Plot: In a time long past, an evil is about to be unleashed that will reignite the war between the forces of the supernatural and humankind once more. Master Gregory (Bridges) is a knight who had imprisoned the malevolently powerful witch, Mother Malkin (Moore), centuries ago. But now she has escaped and is seeking vengeance. Now he has only until the next full moon to do what usually takes years: train his new apprentice, Tom Ward (Barnes) to fight a dark magic unlike any other. Man's only hope lies in the seventh son of a seventh son.
Reviewed803 words (Est. Reading Time 4m 0s)
If you’ve been keeping up with the site over the past couple of years (if you have, thanks for that!) you may have noticed the strange history of Seventh Son. Like another recent release (Jupiter Ascending (2015)), Seventh Son kept getting pushed back until we had given up hope of ever seeing the film in theaters. Finally, however, the film rushed into theaters in February, and, several months later, arrived for home viewing.
After watching Jupiter Ascending (2015), however, we approached Seventh Son with a little trepidation. As you know from reading our review of Jupiter Ascending (2015), there was a reason that film was bumped several times – it just wasn’t that good. Would Seventh Son disappoint us as badly, or were the constant changes just a ploy by the movie studio to garner interest in a good film?
Jeff Bridges is quite the versatile actor. Whether he’s popping up in Iron Man (2008), TRON: Legacy (2010) or R.I.P.D. (2013), he manages to give the viewer a show. Sure, he can’t seem to carry a film all by himself, but he’s a pretty consistent high point, and he does seem to be a bit picky about films he does – none of them are really that bad (well, except Blown Away). At first, it seems like he’s made a poor choice with Seventh Son, as he mumbles his way through his introductory scenes. As the film continues, however, his character seems to develop more than expected, mostly thanks to his acting chops than due to anything intentional in the script.
Julianne Moore, who doesn’t seem quite as picky as Bridges when it comes to choosing her roles, shows up as the villain in Seventh Son, and while she’s a decent antagonist, she doesn’t really do much more than portray the stereotypical villain. Sure, the audience will root against her, but more because that’s the expected reaction, not because she does anything to imprint herself as a standout villain.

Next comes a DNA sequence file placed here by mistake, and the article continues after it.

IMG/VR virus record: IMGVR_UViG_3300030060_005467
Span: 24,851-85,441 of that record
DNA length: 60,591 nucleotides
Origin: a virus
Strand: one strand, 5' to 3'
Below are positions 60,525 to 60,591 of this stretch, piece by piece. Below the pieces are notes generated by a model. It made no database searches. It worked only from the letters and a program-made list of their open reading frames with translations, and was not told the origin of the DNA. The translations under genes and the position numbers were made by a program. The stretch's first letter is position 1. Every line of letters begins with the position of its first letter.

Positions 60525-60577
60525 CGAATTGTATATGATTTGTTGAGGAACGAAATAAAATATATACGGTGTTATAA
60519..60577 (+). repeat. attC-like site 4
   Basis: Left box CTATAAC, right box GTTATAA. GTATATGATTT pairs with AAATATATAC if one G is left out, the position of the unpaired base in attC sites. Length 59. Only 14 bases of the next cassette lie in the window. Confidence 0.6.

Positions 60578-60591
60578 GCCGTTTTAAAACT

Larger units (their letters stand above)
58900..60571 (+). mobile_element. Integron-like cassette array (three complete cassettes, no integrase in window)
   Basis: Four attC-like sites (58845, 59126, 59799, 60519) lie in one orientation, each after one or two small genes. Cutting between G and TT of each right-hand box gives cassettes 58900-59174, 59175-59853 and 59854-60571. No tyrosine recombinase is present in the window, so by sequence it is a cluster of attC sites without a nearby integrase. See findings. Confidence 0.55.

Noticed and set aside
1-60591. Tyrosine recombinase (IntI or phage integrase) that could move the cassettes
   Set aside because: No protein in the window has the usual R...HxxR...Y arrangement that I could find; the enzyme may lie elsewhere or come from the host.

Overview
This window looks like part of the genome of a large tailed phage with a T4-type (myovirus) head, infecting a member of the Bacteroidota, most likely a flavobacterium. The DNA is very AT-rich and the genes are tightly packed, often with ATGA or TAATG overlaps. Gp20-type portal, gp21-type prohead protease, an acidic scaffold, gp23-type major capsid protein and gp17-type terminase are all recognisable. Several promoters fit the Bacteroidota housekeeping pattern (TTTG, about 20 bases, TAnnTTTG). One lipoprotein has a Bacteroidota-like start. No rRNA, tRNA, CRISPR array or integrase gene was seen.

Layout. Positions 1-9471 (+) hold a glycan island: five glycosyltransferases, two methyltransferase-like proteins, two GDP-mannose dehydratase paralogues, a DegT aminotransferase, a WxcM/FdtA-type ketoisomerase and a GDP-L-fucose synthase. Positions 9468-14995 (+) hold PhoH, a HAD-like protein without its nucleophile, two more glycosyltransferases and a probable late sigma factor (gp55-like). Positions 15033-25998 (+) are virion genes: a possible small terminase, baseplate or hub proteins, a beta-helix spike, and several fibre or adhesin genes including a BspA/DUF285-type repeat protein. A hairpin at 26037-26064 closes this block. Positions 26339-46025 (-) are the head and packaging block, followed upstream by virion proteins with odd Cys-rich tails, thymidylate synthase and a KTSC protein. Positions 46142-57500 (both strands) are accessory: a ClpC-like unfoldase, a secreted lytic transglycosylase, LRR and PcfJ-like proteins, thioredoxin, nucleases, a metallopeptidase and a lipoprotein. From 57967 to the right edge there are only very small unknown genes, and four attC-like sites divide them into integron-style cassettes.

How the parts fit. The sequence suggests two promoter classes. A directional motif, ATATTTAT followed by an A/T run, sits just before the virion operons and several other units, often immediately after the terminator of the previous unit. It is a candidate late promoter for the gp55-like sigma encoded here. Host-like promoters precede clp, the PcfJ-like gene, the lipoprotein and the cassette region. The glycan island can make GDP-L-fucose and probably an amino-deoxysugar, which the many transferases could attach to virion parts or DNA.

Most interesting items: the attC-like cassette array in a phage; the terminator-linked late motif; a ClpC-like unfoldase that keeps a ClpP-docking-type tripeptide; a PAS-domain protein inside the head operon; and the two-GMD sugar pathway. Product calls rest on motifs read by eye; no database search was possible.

The real surprise is Ben Barnes, as the typical apprentice figure. After seeing him in Chronicles of Narnia: Prince Caspian (2008), there didn’t seem to be much hope he would have a further movie career, but his second attempt in The Chronicles of Narnia: The Voyage of the Dawn Treader (2010) gave him a fighting chance – and in Seventh Son he shows that second chances wasn’t wasted. He’ll never be one of those sought after actors, but he manages to make his screen time worth it. His love interest in the film, Alicia Vikander, is a good match for Barnes, and the two share a believable tender moment or two.
And that’s not all. There’s a few memorable supporting cast members as well, including Olivia Williams as Barnes’ mom, and Djimon Hounsou as a secondary villain. Both have too little screen time, with Olivia Williams managing to bring much more to her role, surprisingly, than Hounsou does to his. In fact, more Olivia might have been what this film needed to make it better.
The storyline is a bit of a change from the typical good guy/evil witch scenario, as a shared history between the two makes for much more complex entanglements. Unfortunately, this seems to come up a bit late in the film, and doesn’t have the chance to gain as much ground as it needs to make it very important. Other plot twists are similarly unexplored, with viewers expected to understand the plight of the characters without very much (or any) foreshadowing. Sadly, even in those cases, the film makes use of tried-and-true techniques, so there’s no chance of the viewer becoming confused.
With a film like this, the studio can’t skimp on the special effects, and, thankfully for everyone, doesn’t. Whether it’s a transformation from beast to human (and back again) or showcasing flashy magic at work, Seventh Son manages with ease. Maybe it’s just a testament to how good special effects have gotten, but watching a 4-armed villain tackle multiple opponents in a swordfight is light years beyond what Goro was able to accomplish back when Mortal Kombat (1995) hit the screen. It’s worth the wait – and that’s only one of the many impressive special effects sequences.
While Seventh Son is more entertaining than one would expect from it’s beginnings, the film hinges way too much on a tired plot to keep the continuity flowing. This means the film does drag in points, and the viewer will find themselves wanting to skip ahead to next special effects sequence, rather than plodding along with the characters. Thankfully, even during the slow parts, the acting is decent enough to carry the viewer through. Several plot twists are easy to see coming, and the end is never really in doubt, but the acting is decent enough – and the special effects are refreshing enough – to carry the viewer through what turns out to be a decent popcorn flick.